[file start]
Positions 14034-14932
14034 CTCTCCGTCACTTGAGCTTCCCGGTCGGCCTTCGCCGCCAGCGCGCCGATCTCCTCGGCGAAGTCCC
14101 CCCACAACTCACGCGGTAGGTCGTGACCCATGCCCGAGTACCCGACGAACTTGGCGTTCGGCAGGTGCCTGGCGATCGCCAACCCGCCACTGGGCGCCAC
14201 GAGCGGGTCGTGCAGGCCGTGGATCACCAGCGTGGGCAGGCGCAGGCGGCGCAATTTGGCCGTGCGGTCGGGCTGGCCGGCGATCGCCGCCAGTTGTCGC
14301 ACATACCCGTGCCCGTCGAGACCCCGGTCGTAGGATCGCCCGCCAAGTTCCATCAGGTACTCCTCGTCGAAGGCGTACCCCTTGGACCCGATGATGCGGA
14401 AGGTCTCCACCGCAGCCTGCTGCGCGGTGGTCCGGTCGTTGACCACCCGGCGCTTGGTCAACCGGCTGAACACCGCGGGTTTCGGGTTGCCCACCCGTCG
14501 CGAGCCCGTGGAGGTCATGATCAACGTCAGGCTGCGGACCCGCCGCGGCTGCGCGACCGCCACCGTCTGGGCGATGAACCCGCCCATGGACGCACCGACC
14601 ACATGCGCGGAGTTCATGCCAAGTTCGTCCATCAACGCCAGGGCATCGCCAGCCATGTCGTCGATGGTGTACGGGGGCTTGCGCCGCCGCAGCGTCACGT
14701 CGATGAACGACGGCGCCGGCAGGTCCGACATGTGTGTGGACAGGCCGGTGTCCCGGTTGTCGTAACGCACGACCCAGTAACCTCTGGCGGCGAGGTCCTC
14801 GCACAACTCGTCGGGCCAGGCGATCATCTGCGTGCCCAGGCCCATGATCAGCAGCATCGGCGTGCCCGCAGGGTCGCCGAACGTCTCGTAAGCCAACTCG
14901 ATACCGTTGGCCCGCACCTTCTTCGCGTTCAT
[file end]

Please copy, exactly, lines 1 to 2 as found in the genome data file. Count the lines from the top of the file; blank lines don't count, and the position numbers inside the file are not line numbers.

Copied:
Positions 14034-14932
14034 CTCTCCGTCACTTGAGCTTCCCGGTCGGCCTTCGCCGCCAGCGCGCCGATCTCCTCGGCGAAGTCCC